SUMMARY OF THE INVENTION

In accordance with the present invention, a method is provided for electrically interconnecting a first electrical conductor to a second electrical conductor through a via formed in an insulating layer disposed between the conductors. A conductive material is formed on a portion of the first electrical conductor exposed by the via to provide an plating site. The plating site has a planar surface. In a preferred embodiment, the plating site is spaced from sidewalls of the insulating layer formed by the via. Additional conductive material is selectively plated onto the plating site to fill the via to provide, over the filled via, a surface co-planar with an upper surface of the insulating layer.

With such an arrangement, because the additional material is plated selectively onto the plating site and not onto the sidewalls, as additional material is plated uniformly over the site, a planar surface is provided for subsequent lift-off patterning of conductors which pass over the via.

More particularly, in accordance with another feature of the invention, the method includes the step of: forming a photoresist layer over the co-planar surfaces of the insulating layer and the filled via; forming an opening in the photoresist layer exposing a portion of the surface of the filled via; depositing a conductive material onto the photoresist layer and through the opening onto the exposed portion of the surface of the filled via; and lifting-off the photoresist with the portions of the conductive material deposited thereon while leaving the portion of such conductive material deposited onto the exposed portion of the surface of the filled via.

In a preferred embodiment of the invention, a method is provided for electrically interconnecting a first electrical conductor to a second electrical conductor through a via formed in an insulating layer disposed between the conductors. A refractory metal layer is formed over: an upper surface of the insulating layer; sidewalls of the insulating layer formed by the via; and, portions of the first electrical conductor exposed by the via. Gold is deposited on a portion of the refractory metal layer formed on the exposed portion of the first electrical conductor. The deposited gold is spaced from portions of the conductive layer disposed on the sidewalls of the insulating layer to provide an electroplating site with a planar surface. Additional gold is electroplated onto the electroplating site to fill the via to a level co-planar with the upper level of the insulating layer. A photoresist layer is formed over the co-planar surfaces of the insulating layer and the filled via. An opening is formed in the photoresist layer exposing a portion of the surface of the filled via. A conductive material is deposited onto the photoresist layer and through the opening onto the exposed portion of the surface of the filled via. The photoresist with the portions of the conductive material deposited thereon is lifted-off while leaving the portion of such conductive material deposited onto the exposed portion of the surface of the filled via.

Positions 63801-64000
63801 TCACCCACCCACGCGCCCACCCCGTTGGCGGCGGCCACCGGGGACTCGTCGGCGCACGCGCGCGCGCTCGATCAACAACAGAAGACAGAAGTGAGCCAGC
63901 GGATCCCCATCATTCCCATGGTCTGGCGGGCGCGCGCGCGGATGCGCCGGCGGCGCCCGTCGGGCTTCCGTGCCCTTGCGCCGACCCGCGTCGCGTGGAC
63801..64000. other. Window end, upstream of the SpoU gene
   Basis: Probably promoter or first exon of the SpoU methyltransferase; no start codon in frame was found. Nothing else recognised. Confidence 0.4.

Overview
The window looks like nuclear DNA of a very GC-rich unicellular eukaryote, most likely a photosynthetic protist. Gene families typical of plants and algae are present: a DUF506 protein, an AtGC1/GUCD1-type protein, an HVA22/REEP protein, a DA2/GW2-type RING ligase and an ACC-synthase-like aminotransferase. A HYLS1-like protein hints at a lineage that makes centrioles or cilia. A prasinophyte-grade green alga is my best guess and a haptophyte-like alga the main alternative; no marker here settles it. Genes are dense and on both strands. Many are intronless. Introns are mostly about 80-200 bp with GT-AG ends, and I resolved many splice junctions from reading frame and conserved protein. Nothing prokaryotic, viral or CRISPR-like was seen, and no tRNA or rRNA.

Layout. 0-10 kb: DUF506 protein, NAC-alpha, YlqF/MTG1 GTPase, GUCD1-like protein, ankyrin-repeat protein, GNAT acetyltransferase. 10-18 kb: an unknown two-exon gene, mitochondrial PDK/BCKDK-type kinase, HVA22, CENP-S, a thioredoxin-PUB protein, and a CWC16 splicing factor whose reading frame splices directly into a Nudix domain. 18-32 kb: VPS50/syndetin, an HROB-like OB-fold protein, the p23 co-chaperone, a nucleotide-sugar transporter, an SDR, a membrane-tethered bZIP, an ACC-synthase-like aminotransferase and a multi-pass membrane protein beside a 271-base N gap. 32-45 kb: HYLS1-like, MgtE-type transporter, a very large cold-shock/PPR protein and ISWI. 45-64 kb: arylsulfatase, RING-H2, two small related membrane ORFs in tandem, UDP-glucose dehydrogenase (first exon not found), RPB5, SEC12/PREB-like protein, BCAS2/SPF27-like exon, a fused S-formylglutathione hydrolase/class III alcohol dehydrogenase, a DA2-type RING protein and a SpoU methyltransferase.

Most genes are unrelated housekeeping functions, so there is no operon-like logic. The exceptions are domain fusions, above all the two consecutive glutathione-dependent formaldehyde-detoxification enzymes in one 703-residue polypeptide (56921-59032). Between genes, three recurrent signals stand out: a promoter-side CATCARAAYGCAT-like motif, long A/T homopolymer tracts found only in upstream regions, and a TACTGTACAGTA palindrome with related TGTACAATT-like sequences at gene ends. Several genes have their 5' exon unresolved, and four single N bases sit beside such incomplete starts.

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Referenced by
Citing PatentFiling datePublication dateApplicantTitle
US6162365 *4 Mar 199819 Dec 2000International Business Machines CorporationPd etch mask for copper circuitization
US639947930 Aug 19994 Jun 2002Applied Materials, Inc.Processes to improve electroplating fill
US6848177 *28 Mar 20021 Feb 2005Intel CorporationIntegrated circuit die and an electronic assembly having a three-dimensional interconnection scheme
US690884528 Mar 200221 Jun 2005Intel CorporationIntegrated circuit die and an electronic assembly having a three-dimensional interconnection scheme
US711288723 Nov 200426 Sep 2006Intel CorporationIntegrated circuit die and an electronic assembly having a three-dimensional interconnection scheme
EP1081753A2 *29 Aug 20007 Mar 2001Applied Materials, Inc.Process to improve filling of contact holes by electroplating
Classifications
U.S. Classification29/852, 257/E21.586, 438/142, 205/126, 216/18, 29/854, 29/846, 430/315, 427/97.2, 29/830, 257/E23.145, 216/20
International ClassificationH01L23/522, H01L21/768
Cooperative ClassificationH01L21/76879, H01L23/5226
European ClassificationH01L23/522E, H01L21/768C4B
Legal Events
DateCodeEventDescription
12 Oct 2012ASAssignment
Effective date: 20120730
Free format text: ASSIGNMENT OF ASSIGNORS INTEREST;ASSIGNOR:RAYTHEON COMPANY;REEL/FRAME:029117/0335
Owner name: OL SECURITY LIMITED LIABILITY COMPANY, DELAWARE
4 Dec 2009FPAYFee payment
Year of fee payment: 12
17 Nov 2005FPAYFee payment
Year of fee payment: 8
2 Jan 2002REMIMaintenance fee reminder mailed
7 Dec 2001FPAYFee payment
Year of fee payment: 4
10 Jun 1996ASAssignment
Owner name: RAYTHEON COMPANY, MASSACHUSETTS
Free format text: ASSIGNMENT OF ASSIGNORS INTEREST;ASSIGNOR:GRIGAS, MICHELLE A.;REEL/FRAME:008055/0208
Effective date: 19960531